The dispute was resolved after a department visit to the site in July 2009 led to trail and fence upgrades that did a better job keeping users off the rest of the Gianforte property and the agency updated records on the easement boundaries, according to state documents and emails.

As moderators tried to move the debate to the next question, Gianforte dinged Bullock for bringing the copy of the lawsuit into the studio.

“I just want to note the governor violated the rules of the debate,” he said.

“I just want to note Greg Gianforte sued all of Montana,” Bullock retorted.

Moderators also asked Gianforte whether he would support tougher restrictions on abortions or work to keep federal money for Planned Parenthood out of the state. He declined to answer beyond noting he is pro-life.

“I don’t have any particular plans,” he said. “I’m running because we need more high-wage jobs and that’s my focus.”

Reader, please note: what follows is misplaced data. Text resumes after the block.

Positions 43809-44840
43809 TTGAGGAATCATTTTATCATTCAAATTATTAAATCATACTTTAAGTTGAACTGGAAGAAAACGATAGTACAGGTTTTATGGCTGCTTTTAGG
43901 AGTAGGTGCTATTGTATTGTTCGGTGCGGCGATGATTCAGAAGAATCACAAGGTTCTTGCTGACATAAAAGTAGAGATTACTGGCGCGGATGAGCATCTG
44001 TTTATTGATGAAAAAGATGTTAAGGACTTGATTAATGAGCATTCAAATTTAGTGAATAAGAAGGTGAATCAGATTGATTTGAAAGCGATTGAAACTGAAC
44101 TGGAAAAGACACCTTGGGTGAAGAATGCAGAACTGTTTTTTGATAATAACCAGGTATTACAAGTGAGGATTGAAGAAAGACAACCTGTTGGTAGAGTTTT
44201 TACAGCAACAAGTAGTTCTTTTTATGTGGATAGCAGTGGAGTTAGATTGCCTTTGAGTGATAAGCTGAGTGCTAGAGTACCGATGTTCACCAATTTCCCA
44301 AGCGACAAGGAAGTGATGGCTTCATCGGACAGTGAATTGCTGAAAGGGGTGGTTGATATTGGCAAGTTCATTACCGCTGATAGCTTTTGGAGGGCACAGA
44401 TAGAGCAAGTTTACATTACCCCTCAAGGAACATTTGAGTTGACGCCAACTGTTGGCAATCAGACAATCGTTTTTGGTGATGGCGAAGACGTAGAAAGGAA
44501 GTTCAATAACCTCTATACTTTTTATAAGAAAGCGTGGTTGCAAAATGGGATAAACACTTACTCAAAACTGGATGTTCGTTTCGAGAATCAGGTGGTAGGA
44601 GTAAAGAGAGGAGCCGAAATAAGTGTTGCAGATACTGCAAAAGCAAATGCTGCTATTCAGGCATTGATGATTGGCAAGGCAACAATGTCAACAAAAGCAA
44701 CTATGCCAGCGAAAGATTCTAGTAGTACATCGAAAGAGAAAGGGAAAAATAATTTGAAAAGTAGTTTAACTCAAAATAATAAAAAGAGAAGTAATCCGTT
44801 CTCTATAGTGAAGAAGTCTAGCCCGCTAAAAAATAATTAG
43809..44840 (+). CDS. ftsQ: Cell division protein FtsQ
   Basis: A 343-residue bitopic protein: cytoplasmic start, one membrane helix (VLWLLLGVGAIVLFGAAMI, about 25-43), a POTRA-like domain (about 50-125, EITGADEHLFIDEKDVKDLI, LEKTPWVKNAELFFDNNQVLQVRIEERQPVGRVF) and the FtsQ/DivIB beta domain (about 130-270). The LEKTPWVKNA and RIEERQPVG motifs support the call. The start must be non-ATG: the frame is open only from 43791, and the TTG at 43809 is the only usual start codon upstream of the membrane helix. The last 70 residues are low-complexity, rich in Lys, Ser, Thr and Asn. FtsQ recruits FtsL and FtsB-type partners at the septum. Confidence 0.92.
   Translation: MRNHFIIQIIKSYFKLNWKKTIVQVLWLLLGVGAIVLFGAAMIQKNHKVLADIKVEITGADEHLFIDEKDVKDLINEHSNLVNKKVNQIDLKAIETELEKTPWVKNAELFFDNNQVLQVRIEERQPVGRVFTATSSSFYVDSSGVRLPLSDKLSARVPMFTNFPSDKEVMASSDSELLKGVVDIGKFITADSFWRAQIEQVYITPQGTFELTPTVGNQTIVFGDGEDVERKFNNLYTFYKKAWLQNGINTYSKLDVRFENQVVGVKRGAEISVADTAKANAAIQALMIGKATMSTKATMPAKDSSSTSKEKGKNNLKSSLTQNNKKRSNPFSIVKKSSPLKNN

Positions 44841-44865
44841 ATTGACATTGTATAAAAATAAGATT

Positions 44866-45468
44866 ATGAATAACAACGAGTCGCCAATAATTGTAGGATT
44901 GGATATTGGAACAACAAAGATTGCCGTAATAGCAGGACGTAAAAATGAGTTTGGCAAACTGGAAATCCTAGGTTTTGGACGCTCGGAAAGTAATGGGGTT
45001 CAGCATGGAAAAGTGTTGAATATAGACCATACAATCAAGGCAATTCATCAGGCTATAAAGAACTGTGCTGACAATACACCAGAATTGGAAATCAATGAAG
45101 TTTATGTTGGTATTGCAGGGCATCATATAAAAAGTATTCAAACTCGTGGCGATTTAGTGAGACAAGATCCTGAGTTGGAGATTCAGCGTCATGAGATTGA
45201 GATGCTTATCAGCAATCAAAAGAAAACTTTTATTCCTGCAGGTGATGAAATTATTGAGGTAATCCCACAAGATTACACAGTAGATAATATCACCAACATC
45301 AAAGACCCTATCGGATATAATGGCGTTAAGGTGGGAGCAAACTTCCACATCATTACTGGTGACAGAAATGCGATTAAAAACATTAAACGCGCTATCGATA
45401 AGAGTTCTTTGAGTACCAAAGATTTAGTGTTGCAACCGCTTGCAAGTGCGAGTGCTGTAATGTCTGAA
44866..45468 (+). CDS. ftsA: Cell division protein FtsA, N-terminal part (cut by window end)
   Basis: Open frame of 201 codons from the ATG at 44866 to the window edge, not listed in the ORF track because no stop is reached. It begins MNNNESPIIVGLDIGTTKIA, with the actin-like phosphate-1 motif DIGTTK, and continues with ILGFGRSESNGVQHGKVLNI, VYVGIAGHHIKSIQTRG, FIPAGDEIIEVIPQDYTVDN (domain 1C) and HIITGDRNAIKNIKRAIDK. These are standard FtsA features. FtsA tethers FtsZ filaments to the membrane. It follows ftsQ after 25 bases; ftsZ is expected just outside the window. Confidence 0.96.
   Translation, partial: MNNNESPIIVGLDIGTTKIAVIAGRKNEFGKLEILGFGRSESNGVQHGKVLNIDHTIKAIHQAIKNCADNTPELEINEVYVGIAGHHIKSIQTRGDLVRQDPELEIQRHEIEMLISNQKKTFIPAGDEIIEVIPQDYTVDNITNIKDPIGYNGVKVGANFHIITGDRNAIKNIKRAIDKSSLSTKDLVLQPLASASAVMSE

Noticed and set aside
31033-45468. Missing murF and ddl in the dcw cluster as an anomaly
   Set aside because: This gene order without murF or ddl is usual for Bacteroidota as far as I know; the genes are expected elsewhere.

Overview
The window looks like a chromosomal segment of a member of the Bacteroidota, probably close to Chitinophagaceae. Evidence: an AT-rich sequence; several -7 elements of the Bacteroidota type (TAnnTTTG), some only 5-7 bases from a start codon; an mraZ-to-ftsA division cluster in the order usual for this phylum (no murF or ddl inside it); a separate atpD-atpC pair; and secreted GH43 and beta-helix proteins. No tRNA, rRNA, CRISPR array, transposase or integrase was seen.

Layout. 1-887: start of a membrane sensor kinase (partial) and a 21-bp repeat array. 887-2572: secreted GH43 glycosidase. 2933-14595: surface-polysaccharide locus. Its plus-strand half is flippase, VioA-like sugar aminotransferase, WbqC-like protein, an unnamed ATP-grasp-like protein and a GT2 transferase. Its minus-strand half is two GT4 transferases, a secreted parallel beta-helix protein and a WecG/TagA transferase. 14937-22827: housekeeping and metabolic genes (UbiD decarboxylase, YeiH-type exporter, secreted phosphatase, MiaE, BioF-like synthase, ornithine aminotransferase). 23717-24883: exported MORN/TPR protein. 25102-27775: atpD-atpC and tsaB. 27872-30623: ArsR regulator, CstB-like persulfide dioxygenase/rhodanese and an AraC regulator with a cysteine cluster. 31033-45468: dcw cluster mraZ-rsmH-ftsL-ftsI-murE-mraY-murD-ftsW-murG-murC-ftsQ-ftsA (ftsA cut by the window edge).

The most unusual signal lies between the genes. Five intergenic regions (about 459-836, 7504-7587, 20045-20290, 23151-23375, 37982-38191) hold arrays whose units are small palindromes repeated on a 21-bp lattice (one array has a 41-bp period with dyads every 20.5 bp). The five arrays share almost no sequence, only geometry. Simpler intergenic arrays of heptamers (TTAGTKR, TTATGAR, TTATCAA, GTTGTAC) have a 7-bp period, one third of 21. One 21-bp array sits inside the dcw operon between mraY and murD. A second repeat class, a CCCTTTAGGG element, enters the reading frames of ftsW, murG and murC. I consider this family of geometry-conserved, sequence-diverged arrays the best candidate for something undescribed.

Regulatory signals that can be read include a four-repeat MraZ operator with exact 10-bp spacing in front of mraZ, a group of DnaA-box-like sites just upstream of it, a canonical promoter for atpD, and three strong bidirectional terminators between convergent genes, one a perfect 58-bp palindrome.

Bullock reaffirmed his support for a woman’s right “to make health care decisions by themselves.”

The candidates also discussed figures showing that some state revenues have declined while others have grown more slowly than in recent years. By next summer, the state’s cash balance, which had been about $400 million in 2015, is projected to drop to $119 million.

Bullock said his good fiscal management means “Montana is still in the black” while neighbors like North Dakota and Wyoming have had to call special sessions to make steep cuts. He acknowledged, however, there will be some “hard-fought” decisions as the budget works through the 2017 Legislature.

Gianforte called the declining revenues proof of poor fiscal management. He noted that the state’s general fund spending had grown $800 million since Bullock was elected. The state spends about $6.2 billion annually across all funding sources.